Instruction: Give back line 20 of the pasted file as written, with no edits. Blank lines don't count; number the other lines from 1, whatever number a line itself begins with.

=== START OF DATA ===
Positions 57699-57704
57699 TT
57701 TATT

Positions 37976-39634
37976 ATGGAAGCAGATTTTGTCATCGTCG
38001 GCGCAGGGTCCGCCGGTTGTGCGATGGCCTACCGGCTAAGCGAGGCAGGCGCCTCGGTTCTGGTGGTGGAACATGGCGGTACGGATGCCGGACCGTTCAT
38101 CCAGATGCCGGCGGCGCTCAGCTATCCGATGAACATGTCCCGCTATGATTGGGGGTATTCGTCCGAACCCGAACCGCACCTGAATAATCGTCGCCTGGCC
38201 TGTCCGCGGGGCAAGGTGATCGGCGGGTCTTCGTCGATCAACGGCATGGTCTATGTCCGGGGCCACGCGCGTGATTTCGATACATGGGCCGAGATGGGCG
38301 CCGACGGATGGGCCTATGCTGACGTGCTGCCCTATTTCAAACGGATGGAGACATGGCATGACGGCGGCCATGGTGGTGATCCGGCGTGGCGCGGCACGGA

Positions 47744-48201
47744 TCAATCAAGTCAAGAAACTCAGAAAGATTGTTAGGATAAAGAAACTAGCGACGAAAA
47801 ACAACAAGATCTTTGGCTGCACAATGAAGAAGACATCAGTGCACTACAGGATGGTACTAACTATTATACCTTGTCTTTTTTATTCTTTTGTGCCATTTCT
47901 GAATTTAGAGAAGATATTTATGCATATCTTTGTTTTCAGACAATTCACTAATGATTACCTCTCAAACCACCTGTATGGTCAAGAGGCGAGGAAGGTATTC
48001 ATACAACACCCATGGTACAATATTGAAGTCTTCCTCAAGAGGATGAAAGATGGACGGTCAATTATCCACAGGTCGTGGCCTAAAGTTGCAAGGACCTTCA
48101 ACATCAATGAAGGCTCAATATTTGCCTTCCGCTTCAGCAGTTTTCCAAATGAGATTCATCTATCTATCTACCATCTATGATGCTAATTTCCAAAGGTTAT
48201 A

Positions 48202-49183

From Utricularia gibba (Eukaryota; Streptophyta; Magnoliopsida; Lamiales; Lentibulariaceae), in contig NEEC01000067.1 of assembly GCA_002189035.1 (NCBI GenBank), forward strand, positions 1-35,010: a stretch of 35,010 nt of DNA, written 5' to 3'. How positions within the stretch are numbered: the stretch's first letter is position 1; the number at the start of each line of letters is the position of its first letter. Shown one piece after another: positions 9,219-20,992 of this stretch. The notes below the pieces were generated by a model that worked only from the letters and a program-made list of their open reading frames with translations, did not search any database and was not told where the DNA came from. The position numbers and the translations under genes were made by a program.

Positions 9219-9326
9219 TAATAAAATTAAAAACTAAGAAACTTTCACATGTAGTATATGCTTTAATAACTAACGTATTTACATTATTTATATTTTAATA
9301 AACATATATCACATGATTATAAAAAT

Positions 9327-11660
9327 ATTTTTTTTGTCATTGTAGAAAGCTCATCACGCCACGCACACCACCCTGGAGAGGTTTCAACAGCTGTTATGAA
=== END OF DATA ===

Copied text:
9219 TAATAAAATTAAAAACTAAGAAACTTTCACATGTAGTATATGCTTTAATAACTAACGTATTTACATTATTTATATTTTAATA